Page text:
The Dow just suffered its deepest weekly plunge since 2008 and the Nasdaq is officially in a bear market.
The miserable performance reflects deepening fears on Wall Street of an economic slowdown and overly-aggressive Federal Reserve.
Banking, finance and investments
Business, economy and trade
Financial markets and investing
Economy and economic indicators
Company activities and management
Financial performance and reports
Government organizations - US
US federal departments and agencies
US government independent agencies
The Dow closed 414 points, or 1.8%, lower on Friday. The Nasdaq plummeted 3%, closing in its first bear market since the Great Recession. And the S&P 500 shed 2.1%.
Technology stocks fell Friday on continued negative sentiment about the US-China trade relationship, regulation and a general adversity to risk. Facebook (FB) slumped 6%, Apple (AAPL) declined 4%, Twitter (TWTR) lost 7% and Netflix (NFLX) fell 5%.
For the week, the Dow lost 1,655 points, or 6.9%. That's the steepest weekly percentage loss since October 2008. The Nasdaq plunged 8.4% on the week, its worst since November 2008. And the S&P 500's 7.1% weekly loss was the worst since August 2011.
All three major indexes are down more than 12% in December. Stocks are on pace for the worst December since the Great Depression,
Oil, the Russell 2000, the Dow transports index, and stock markets in China, Italy, Germany, Japan and South Korea are all in bear markets, too.
Investors are worried about the prospect of a global economic slowdown. Political chaos from Brexit, a looming US government shutdown and the resignation of US Defense Secretary James Mattis are stoking fear, too. And the Federal Reserve added to those concerns this week by signaling that its rate-increase plan will continue into 2019 despite downgrading its economic growth forecast.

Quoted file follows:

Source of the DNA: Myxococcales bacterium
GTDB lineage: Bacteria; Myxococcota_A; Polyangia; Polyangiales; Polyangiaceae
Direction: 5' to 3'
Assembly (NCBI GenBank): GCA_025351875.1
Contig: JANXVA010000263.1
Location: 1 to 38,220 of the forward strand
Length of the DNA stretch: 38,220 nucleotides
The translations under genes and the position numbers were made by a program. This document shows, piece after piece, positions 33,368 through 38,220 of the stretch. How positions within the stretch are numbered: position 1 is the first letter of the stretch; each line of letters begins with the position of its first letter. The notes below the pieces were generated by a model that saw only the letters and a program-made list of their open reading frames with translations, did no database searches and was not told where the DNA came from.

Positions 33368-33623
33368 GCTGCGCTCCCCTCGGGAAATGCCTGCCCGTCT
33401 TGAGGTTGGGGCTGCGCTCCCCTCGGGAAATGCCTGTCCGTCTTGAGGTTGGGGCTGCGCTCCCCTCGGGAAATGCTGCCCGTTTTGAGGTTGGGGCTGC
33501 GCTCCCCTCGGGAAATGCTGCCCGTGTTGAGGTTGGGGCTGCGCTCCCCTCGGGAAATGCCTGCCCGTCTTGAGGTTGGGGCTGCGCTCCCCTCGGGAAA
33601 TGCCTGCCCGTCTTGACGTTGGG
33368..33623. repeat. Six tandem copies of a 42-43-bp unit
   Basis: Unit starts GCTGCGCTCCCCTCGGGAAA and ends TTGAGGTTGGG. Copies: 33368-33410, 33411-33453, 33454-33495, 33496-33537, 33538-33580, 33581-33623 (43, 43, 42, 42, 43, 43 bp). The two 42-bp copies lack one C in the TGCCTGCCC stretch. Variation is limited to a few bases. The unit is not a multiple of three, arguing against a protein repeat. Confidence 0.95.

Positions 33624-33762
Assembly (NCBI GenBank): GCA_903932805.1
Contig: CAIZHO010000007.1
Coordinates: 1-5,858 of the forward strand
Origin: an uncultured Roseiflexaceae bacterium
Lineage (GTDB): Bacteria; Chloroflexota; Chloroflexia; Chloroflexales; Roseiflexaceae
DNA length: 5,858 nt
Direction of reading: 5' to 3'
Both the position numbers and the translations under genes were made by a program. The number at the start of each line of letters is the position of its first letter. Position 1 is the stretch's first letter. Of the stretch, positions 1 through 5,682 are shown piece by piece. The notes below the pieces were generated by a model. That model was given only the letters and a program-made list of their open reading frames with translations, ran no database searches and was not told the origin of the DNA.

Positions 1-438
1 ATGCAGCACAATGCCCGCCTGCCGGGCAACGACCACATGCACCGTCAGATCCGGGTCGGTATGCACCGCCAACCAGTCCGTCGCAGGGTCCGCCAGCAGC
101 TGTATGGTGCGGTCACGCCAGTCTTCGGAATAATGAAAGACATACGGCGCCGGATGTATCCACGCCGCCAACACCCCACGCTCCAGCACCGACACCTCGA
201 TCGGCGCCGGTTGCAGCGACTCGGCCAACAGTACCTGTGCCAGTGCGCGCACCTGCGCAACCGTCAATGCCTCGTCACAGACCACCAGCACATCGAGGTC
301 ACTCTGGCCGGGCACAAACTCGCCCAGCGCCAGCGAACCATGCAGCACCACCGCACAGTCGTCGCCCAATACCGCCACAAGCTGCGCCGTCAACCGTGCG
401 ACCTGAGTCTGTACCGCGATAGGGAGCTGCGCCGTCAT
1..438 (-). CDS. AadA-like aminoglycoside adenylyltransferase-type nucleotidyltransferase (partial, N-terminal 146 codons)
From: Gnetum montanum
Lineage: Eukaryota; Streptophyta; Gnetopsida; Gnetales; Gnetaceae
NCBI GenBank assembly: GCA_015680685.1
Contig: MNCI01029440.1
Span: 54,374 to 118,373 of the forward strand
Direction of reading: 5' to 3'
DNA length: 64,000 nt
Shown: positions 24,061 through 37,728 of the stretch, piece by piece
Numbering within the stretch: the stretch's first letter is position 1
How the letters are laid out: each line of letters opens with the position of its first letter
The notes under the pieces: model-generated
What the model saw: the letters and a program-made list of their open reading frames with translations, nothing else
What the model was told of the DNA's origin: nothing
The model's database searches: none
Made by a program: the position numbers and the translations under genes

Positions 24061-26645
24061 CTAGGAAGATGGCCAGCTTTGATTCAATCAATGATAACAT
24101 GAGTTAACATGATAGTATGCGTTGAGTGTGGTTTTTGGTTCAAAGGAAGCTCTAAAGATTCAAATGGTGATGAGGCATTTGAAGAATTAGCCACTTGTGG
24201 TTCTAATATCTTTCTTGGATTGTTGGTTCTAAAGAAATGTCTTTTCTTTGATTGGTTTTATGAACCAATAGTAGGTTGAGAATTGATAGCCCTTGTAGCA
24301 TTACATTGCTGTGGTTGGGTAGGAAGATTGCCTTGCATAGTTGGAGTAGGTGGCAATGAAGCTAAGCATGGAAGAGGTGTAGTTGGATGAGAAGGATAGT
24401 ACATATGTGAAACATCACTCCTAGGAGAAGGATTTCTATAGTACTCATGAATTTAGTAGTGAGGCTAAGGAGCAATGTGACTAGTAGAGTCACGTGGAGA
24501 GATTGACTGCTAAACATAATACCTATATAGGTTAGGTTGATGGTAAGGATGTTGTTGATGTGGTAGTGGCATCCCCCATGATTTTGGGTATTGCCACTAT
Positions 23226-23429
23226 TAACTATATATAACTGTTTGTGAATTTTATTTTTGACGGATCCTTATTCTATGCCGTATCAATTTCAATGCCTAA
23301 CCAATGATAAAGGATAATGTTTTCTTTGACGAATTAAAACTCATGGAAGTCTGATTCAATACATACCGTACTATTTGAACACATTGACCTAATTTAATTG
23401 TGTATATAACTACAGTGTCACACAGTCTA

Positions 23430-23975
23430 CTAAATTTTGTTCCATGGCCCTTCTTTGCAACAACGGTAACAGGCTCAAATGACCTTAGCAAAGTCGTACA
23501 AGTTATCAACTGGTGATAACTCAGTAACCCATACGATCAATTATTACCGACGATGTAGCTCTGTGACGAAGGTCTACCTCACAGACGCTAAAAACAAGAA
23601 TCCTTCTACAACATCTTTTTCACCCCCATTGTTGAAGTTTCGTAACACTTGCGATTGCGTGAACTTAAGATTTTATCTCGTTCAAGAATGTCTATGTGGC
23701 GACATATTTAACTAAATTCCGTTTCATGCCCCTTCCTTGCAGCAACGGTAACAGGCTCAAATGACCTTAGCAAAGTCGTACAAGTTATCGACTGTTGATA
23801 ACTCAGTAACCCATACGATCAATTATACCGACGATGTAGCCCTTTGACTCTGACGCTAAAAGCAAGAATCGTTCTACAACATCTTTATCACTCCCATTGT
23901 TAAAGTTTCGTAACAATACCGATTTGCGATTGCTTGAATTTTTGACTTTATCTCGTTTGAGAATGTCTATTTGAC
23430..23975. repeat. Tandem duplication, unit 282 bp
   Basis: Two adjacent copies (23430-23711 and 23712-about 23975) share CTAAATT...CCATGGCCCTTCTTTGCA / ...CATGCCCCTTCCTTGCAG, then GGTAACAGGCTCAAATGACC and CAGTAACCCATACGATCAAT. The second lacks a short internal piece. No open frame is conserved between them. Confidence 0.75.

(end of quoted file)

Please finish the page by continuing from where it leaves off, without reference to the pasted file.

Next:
"We see slowing economic and earnings growth and a carousel of concerns," said Keith Lerner, chief market strategist at SunTrust, in a note to investors Friday.
But investors have some reason for optimism. The S&P 500 is trading at just 14.5 times next year's expected earnings. That's far lower than the historical average of 16 times earnings, suggesting that the sell-off has been overdone. Stocks are cheap, presenting buying opportunities for smart investors willing to take on a bit of risk.
A temporary moment of excitement
The stock market took off early Friday after New York Federal Reserve President John Williams told CNBC that the Fed will remain flexible about its rate-raising and balance sheet policy if the markets take a turn for the worse.
"We would use all available tools" if the economy got significantly worse, Williams said, though he didn't predict the economy would turn south and pledged the Fed would "take the right policy decision to keep this economy strong."
"We're going to go into the new year with eyes wide open," he said. "The market is telling us pretty clearly there are these downside risks we need to be attuned to."
Williams acknowledged that the Fed now predicts somewhat slower economic growth than it had in the past, but he said the believes the market's selling is overdone.